bill, sue, annemarie

Aphasia Threads: Bill, Sue, and Annemarie

Welcome to the Aphasia Threads Project, which weaves together three points-of-view: people with aphasia, caregivers, and the professionals who help each family navigate aphasia. Each week, we bring together three unrelated stories, one from each member of this triad, to learn from their experience. This week, we’ll hear from Bill, a person with aphasia, who had a stroke in 2017. Then, we’ll hear from Sue, who is a caregiver for her husband who has aphasia following a stroke. Finally, we’ll hear from Annemarie, who runs retreats for people with aphasia and their families.

Aphasia Threads

Person with Aphasia

Sept. 27, 2017, I got up to get a cup of coffee. I went to say something to my wife but didn’t make any sense. As I went to get dressed, she called her sister who was a nurse. Next thing I remember, some guy was in my bedroom. I told him to get out so I can put my pants on. I woke up three days later in the hospital.

bill

Aphasia Changes Your Life

I can’t say the right word when I know it. Go slower when you want to say something. Put more pressure on your partner. You become more dependent on somebody else than you use to be. Sometimes I can’t do something I want to because of the stroke.

But There Are Things That Help

Having a very good speech therapist. My tablet lets me spell words right. Use anything you can find that helps you.

bill

And Things You Learn Along the Way

It’s not your fault. Take your time. Put your hands up to stop a person who is speaking too fast. Get them to slow down. Do whatever they tell you that will help you get around better.

What Caregivers and Professionals Can Learn From Me

We are not dumb! We know everything we want to say but we can’t get it out right. The words from my brain to my mouth took a detour. We just have to talk slower. Don’t stare at us. We have aphasia because we had a stroke.

bill

Aphasia Threads

Caregiver

My husband suffered a stroke two years ago and now lives with aphasia.

sue

Aphasia Changes Your Life

I miss talking to him. He was a teacher. He taught horticulture to inmates at a state prison.

sue

But There Are Things That Help

He was a huge reader. Now he builds models of boats and recently a trolly. His models are incredible. [Editor’s note: The images are boats that her husband built.]

sue

And Things You Learn Along the Way

Just love them and be patient. Encourage them, and when they use the wrong word, give them the correct word and ask them to repeat it.

What People with Aphasia and Professionals Can Learn From Me

It’s hard to be an aphasia caregiver. My heart aches for my very smart husband who can no longer share his knowledge with the people around him. Aphasia is so difficult. It steals a person’s ability to communicate. A great deal of patience is needed to be a caregiver.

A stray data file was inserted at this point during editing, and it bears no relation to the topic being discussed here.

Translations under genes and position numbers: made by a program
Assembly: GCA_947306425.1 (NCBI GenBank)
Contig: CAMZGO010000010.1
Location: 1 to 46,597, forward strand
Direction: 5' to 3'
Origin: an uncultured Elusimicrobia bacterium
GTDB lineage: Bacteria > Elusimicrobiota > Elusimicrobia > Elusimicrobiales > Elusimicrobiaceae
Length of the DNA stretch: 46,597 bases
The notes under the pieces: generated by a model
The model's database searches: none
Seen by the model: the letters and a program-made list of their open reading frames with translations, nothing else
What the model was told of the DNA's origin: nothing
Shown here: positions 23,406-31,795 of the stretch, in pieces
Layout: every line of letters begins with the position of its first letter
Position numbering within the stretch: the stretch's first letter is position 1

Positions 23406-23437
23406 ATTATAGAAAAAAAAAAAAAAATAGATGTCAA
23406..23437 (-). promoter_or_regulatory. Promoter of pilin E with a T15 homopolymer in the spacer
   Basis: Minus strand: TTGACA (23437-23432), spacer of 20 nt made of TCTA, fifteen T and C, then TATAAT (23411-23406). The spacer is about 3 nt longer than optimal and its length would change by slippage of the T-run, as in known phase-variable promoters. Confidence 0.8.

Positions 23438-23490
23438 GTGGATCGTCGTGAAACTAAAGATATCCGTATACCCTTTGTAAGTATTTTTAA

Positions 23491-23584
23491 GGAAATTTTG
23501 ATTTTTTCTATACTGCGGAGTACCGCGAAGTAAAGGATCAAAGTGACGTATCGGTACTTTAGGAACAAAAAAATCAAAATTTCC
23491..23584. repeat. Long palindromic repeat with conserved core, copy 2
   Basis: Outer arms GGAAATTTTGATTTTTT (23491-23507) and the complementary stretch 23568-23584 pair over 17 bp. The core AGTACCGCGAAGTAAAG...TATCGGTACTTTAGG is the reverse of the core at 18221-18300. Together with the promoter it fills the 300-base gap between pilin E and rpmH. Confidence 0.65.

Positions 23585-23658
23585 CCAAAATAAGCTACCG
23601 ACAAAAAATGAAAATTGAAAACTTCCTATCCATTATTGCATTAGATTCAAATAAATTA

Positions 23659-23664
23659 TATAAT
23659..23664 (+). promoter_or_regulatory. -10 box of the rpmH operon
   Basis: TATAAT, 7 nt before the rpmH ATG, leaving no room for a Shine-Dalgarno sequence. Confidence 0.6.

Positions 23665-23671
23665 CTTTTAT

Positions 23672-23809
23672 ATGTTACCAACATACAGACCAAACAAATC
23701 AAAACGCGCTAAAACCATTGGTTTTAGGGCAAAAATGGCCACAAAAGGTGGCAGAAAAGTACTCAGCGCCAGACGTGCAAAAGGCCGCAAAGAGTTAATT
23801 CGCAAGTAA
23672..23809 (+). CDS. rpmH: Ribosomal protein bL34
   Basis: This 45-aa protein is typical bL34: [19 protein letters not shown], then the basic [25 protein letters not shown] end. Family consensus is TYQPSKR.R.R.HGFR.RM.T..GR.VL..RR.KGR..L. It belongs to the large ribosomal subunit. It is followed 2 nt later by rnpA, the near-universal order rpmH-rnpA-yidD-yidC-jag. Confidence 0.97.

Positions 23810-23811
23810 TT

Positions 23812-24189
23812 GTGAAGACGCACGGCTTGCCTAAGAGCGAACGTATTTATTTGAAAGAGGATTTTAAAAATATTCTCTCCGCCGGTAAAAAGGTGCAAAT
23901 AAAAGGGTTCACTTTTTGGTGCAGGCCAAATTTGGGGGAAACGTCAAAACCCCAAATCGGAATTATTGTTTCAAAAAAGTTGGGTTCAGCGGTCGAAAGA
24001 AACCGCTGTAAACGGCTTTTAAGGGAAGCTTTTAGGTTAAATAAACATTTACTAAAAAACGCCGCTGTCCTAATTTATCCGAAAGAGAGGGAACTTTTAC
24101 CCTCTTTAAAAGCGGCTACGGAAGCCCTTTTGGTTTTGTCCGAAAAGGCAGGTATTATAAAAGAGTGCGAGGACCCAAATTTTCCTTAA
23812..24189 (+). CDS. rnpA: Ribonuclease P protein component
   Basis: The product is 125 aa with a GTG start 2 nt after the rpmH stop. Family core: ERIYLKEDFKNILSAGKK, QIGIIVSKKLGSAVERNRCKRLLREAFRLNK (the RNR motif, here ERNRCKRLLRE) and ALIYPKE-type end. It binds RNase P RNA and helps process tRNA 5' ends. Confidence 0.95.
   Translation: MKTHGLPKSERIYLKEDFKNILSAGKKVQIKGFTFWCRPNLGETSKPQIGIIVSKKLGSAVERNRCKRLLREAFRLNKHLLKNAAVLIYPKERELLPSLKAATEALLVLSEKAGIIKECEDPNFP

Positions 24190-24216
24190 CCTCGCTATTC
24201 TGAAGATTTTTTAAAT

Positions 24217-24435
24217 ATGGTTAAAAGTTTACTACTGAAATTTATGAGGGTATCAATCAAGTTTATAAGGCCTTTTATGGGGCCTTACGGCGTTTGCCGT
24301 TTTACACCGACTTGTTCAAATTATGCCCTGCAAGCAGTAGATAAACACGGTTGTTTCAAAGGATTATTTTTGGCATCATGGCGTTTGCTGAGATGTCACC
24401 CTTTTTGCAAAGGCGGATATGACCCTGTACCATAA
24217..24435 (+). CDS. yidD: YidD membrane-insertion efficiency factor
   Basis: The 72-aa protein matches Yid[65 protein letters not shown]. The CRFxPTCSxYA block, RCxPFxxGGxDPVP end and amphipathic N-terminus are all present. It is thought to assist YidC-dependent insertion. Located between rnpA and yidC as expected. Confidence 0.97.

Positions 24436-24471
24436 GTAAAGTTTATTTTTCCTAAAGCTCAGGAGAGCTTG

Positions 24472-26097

sue

Aphasia Threads

Professional

Annemarie runs retreats for people with aphasia and their families.

My father had a stroke in 2005 and one of his challenges was aphasia. There were limited resources available in our area. We had our first Andre R. Hemond Aphasia Retreat Weekend in 2012.

annemarie

What I’ve Noticed Along the Way

I am not in the clinical field and do not treat folks with aphasia. I provide a quality of life weekend for folks living with aphasia and their caring partner(s).

There Are Things That Help

Being with folks who “get it” and do not judge is very important. Encouraging all forms of communication is key – and to keep the person involved in all aspects of communicating.

annemarie

And I Encourage New Professionals to Learn About Aphasia

We partner with the University of Maine, Orono and the entire class of 2nd-year graduate students in speech therapy volunteer at the retreat. The retreat is written into their curriculum. The retreat is life-changing for the students and one of the most common comments is that they realize how important it is to get to know the whole person – not just for the hour or so of therapy. There is another whole side to the “story.” I would encourage a student to listen to what the person has to say and to put the “clinical” aspect aside while they get to know the person.

annemarie

What People with Aphasia and Caregivers Can Learn From Me

The aphasia retreat weekend is my favorite weekend of the year. I cherish my time with these folks. They make my heart sing, and I love them dearly. I would welcome the opportunity to share how we started the Aphasia Center of Maine and what we do at the retreats. We are also the Adaptive Outdoor Education Center and many of our folks living with aphasia participate in our adaptive programs.

annemarie

Aphasia Threads

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